First Thessalonians 5:16-19; " Rejoice evermore. Pray without ceasing. In every thing give thanks: for this is the will of God in Christ Jesus concerning you. Quench not the Spirit."
If God's Holy Spirit were simply compared to a bottle of olive oil like one you could purchase at the local Walmart, the above verses would not be such a big deal. But - if you take the time to examine the recipe and the contents that God wanted placed into "His" anointing oil - you may begin to see the difference these verses can make in our own lives. The trouble you and I often have is forgetting just how much difference God's Holy Spirit can make when we allow Him to dominate our thinking and actions throughout the day. He is NOT just "The Holy Spirit." He is a sweet, aromatic, permeating, powerful presence emanating from within our being. That is, of course, IF HE IS NOT BEING QUENCHED by the carnal, sensual attitudes that we can develop as a result of the different outside influences and pressures of the world around us.
When this happens we stop "rejoicing" evermore. We stop "praying without ceasing." We stop "giving thanks in EVERYTHING." And - we are definitely NOT in "the will of God in Christ Jesus." All of the "spicy" things that God gives us through the presence of His Holy Spirit in our lives seem to disappear. And not only do we feel unhappy and discouraged, but others around us will definitely notice the absence of that delightful aroma that they had once experienced in your presence.
I encourage you to continually examine your heart throughout each day to be sure you are not "quenching the Spirit." Because by allowing Him full control of all you are, and all you do, there is no doubt you will, Spice Up Your Life. And probably all those around you.
Although the scripture reference for this blog is only one verse long, I implore you to pause here, open your Bible and read the context from Matthew 25:14 through Matthew 25:46. I realize that is asking an awful lot but it will help you truly understand what this blog post is about.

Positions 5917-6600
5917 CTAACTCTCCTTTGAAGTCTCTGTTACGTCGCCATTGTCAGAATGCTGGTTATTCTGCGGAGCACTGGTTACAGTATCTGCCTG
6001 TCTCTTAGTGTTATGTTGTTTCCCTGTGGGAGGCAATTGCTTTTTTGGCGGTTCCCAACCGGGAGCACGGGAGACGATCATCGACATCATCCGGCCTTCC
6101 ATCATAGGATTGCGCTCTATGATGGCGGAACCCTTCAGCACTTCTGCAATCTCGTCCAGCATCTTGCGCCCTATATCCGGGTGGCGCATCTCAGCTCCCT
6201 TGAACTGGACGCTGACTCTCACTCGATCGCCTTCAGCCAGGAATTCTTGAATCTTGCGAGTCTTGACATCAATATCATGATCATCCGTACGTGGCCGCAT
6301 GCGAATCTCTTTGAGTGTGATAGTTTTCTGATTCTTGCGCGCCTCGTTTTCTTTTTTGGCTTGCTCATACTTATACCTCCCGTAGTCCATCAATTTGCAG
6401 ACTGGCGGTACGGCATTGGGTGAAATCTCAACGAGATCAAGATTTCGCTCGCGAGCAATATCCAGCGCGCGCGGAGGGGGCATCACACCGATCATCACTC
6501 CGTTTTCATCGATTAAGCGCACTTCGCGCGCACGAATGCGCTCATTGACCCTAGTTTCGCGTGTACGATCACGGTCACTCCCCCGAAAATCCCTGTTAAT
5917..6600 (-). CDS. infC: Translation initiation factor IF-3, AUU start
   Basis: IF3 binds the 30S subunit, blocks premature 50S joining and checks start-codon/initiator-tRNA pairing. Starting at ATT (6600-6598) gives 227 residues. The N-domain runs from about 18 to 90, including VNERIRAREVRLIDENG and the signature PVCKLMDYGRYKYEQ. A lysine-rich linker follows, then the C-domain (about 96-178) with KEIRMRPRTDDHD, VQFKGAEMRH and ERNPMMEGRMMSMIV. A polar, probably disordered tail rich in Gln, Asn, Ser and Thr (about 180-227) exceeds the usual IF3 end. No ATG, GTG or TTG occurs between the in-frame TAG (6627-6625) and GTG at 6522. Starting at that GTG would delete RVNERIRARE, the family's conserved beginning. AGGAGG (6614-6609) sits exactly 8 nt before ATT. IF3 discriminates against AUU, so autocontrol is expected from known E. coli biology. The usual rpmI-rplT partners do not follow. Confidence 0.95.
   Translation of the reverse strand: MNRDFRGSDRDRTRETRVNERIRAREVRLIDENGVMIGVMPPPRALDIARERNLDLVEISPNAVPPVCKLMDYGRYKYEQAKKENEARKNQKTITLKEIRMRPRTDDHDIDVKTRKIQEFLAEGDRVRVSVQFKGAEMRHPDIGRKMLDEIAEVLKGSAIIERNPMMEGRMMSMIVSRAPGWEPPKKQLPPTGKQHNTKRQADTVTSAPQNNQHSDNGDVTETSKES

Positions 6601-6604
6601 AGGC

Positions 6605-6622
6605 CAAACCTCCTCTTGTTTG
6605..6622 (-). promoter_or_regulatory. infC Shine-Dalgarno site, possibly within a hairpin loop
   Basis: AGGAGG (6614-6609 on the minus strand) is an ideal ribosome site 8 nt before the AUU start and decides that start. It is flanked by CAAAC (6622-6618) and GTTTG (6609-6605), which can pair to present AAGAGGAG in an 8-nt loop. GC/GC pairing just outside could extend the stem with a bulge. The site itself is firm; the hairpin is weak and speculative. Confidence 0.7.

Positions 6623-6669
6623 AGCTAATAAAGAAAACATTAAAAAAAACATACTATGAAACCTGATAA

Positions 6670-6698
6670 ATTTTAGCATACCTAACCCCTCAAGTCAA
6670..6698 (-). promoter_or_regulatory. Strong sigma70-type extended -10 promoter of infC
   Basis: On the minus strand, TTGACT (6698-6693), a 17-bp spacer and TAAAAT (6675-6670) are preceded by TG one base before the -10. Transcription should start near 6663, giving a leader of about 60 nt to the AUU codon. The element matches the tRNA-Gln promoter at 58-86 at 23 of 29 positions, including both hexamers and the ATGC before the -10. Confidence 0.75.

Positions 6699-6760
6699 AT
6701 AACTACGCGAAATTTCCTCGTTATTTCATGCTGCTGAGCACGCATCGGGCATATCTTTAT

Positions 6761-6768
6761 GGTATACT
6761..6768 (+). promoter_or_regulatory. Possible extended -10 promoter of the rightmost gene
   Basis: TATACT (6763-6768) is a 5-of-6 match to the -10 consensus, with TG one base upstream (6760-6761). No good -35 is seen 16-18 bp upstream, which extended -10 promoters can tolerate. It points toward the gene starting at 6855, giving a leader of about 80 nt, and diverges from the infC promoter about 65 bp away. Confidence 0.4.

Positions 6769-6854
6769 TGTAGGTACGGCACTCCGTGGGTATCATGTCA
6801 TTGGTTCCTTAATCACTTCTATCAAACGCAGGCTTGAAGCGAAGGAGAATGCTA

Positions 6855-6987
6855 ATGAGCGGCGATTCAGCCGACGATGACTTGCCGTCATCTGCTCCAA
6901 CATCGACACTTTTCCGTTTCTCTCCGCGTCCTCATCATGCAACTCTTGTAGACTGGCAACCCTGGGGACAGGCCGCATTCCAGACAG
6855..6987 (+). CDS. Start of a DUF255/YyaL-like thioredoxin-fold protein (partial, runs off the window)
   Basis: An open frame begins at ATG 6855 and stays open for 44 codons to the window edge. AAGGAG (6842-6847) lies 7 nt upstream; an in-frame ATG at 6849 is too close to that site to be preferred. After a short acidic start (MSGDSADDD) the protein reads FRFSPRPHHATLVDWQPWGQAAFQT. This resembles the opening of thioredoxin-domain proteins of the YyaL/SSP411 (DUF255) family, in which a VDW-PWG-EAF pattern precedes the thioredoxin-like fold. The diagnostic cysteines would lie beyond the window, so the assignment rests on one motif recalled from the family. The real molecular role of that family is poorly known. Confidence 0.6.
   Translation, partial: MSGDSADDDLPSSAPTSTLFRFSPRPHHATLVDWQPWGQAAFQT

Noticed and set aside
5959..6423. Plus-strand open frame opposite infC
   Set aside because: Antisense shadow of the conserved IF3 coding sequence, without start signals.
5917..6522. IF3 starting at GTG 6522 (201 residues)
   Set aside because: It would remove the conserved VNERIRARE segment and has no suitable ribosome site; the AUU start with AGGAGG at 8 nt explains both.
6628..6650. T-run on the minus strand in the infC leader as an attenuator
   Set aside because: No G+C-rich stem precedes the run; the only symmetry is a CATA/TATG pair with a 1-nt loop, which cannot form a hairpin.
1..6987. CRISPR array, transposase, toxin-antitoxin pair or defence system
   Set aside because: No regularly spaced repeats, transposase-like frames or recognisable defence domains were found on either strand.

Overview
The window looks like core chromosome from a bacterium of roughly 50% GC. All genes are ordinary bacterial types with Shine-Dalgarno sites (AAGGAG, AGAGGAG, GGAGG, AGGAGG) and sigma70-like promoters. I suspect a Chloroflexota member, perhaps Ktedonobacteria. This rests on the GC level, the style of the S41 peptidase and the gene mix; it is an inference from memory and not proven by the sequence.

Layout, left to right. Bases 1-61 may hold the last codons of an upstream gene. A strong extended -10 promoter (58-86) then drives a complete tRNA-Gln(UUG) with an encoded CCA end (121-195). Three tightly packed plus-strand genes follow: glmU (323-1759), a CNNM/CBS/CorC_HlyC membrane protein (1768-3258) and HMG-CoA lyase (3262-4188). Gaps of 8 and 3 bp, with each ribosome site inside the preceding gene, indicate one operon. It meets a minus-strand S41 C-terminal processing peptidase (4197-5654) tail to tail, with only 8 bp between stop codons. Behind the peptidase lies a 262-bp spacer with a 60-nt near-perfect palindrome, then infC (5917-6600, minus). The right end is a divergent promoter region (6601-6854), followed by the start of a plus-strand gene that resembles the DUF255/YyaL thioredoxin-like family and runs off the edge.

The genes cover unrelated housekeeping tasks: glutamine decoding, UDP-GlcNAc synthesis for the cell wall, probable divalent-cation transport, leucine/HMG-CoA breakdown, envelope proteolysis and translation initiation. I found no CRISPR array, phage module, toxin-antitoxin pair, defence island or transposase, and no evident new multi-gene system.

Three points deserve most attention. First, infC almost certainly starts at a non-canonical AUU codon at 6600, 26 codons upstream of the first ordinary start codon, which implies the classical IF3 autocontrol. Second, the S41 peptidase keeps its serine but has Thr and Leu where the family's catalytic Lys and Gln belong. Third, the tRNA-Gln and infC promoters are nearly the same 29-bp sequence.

I will try to summarize it if you cannot do the reading but you may not be as blessed when all is said and done. So, to begin: Jesus was on the Mount of Olives and His disciples came to Him asking about ". . . the coming of the Son of man." which He, earlier, had been speaking to them about. In the first part of chapter 25:1-13 He relates the kingdom of heaven to the parable of the ten virgins. Five were wise and ". . . took oil in their vessels with their lamps." And the other five were foolish and took no oil. But in verse 14 He begins speaking of another example of the kingdom of heaven. And that is where we want to take a closer look today.
He tells about a man who traveled into a far country and called his servants, delivering his goods unto them. If you remember the context, he gave the first man five talents, the second man two talents, and the third man one talent. In verse 16 we read, "Then he that had received the five talents went and traded with the same and made them other five talents." And we read that the man who received two talents also gained another two in the same manner. But the man who only received one talent " . . .hid his lord's money."
Then, Jesus said, "After a long time the lord of those servants cometh, and reckoneth with them." And you may already know how the first two servants profited, doubling their lord's money. And in return their lord commended them by making them rulers over many and inviting them to enter into the joy of the lord. But when the servant who received just "one" talent came before his lord he said, ". . .Lord, I knew thee that thou art an hard man, reaping where thou hast not sown, and gathering where thou hast not strawed: And I was afraid, and went and hid thy talent in the earth: lo, there thou hast that is thine." Then his lord replied; "Thou wicked and slothful servant, thou knewest that I reap where I sowed not, and gather where I have not strawed: . . ." And Jesus went on to tell about the punishment he would receive.